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Kim Jong Un Isn’t the Only Wild Card In the North Korea Crisis: On the morning of Sept. 3, America’s top military, intelligence and diplomatic officials were summoned to present Donald Trump with their assessment of the mounting crisis on the Korean Peninsula. Events were moving fast. Over the course of the previous week, North Korea’s ruler Kim Jong Un had launched a missile on a 1,700-mile flight over Japan and publicly displayed what he claimed was a hydrogen bomb that could be placed atop an intercontinental ballistic missile. Then, the North announced that it had tested its largest nuclear device to date, a weapon whose power unleashed shock waves measuring 6.3 on the Richter scale. That Kim had the means to annihilate an American city–something U.S. Administrations had worked for more than 20 years to prevent–seemed no longer a specter but a reality.

And yet two hours before Trump got his full download from the brass, he launched a rhetorical attack against … America’s most vulnerable ally in the region, South Korea. “South Korea is finding, as I have told them, that their talk of appeasement with North Korea will not work, they only understand one thing!” Trump tweeted just before 8 a.m. Meanwhile, senior officials were already in contact with the anxious staff members of the South’s President, Moon Jae-in, to arrange a call between the leaders. Their conversation, on Sept. 4, greenlighted billions of dollars more in military aid from the U.S. as well as boosted South Korea’s defense capabilities. One U.S. official said the tweet had little impact because governments have learned not to take Trump’s tweets at face value.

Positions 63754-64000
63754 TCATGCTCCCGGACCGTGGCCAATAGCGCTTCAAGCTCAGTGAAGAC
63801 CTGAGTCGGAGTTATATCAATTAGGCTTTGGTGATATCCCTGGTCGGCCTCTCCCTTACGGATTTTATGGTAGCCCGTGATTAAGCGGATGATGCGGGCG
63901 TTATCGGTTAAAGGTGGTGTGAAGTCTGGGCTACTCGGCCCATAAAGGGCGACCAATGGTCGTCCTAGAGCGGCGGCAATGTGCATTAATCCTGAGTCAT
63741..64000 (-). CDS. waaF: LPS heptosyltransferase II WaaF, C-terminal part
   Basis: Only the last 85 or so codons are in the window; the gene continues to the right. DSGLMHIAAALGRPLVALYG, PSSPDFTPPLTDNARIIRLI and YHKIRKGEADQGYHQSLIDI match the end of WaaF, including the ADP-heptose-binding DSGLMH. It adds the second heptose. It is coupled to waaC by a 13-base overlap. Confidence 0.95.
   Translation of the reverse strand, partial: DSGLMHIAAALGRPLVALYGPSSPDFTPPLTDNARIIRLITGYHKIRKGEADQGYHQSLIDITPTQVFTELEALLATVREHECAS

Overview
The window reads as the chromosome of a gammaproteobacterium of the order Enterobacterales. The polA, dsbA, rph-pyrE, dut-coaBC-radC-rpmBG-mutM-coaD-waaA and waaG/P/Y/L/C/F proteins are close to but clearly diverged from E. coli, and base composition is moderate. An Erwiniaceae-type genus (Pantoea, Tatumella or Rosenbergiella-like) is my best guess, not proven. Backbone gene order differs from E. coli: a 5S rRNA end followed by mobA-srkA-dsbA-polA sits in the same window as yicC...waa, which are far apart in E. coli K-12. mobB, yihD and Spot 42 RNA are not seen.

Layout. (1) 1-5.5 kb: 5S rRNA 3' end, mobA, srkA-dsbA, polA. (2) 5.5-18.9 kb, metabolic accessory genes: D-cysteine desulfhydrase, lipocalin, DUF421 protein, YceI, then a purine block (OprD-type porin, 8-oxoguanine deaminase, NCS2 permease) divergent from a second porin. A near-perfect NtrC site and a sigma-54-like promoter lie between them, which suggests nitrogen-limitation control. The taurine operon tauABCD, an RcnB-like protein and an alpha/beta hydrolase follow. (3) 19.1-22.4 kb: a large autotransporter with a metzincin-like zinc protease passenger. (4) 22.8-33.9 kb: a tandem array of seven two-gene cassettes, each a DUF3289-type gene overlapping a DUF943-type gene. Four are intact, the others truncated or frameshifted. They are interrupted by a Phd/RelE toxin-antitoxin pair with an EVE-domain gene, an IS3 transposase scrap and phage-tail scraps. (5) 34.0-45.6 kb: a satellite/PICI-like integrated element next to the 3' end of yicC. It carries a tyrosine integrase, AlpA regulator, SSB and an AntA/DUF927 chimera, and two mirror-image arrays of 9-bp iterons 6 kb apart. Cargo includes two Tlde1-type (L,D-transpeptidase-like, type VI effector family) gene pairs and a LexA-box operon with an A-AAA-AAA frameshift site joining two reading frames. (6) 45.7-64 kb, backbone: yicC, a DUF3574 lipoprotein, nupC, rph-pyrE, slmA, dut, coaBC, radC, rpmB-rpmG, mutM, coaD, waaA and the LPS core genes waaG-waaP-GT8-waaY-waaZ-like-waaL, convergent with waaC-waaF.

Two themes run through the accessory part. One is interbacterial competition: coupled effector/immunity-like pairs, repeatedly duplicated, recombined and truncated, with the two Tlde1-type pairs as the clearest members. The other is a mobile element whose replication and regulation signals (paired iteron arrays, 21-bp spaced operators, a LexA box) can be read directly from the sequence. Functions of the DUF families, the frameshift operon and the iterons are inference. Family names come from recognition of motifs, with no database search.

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Related News: Trump: ‘It will be a very sad day for North Korea’ if U.S. takes military action. Read More…

Kim Jong Un Isn’t the Only Wild Card In the North Korea Crisis: On the morning of Sept. 3, America’s top military, intelligence and diplomatic officials were summoned to present Donald Trump with their assessment of the mounting crisis on the Korean Peninsula. Events were moving fast. Over the course of the previous week, North Korea’s ruler Kim Jong Un had launched a missile on a 1,700-mile flight over Japan and publicly displayed what he claimed was a hydrogen bomb that could be placed atop an intercontinental ballistic missile. Then, the North announced that it had tested its largest nuclear device to date, a weapon whose power unleashed shock waves measuring 6.3 on the Richter scale. That Kim had the means to annihilate an American city–something U.S. Administrations had worked for more than 20 years to prevent–seemed no longer a specter but a reality.And yet two hours before Trump got his full downl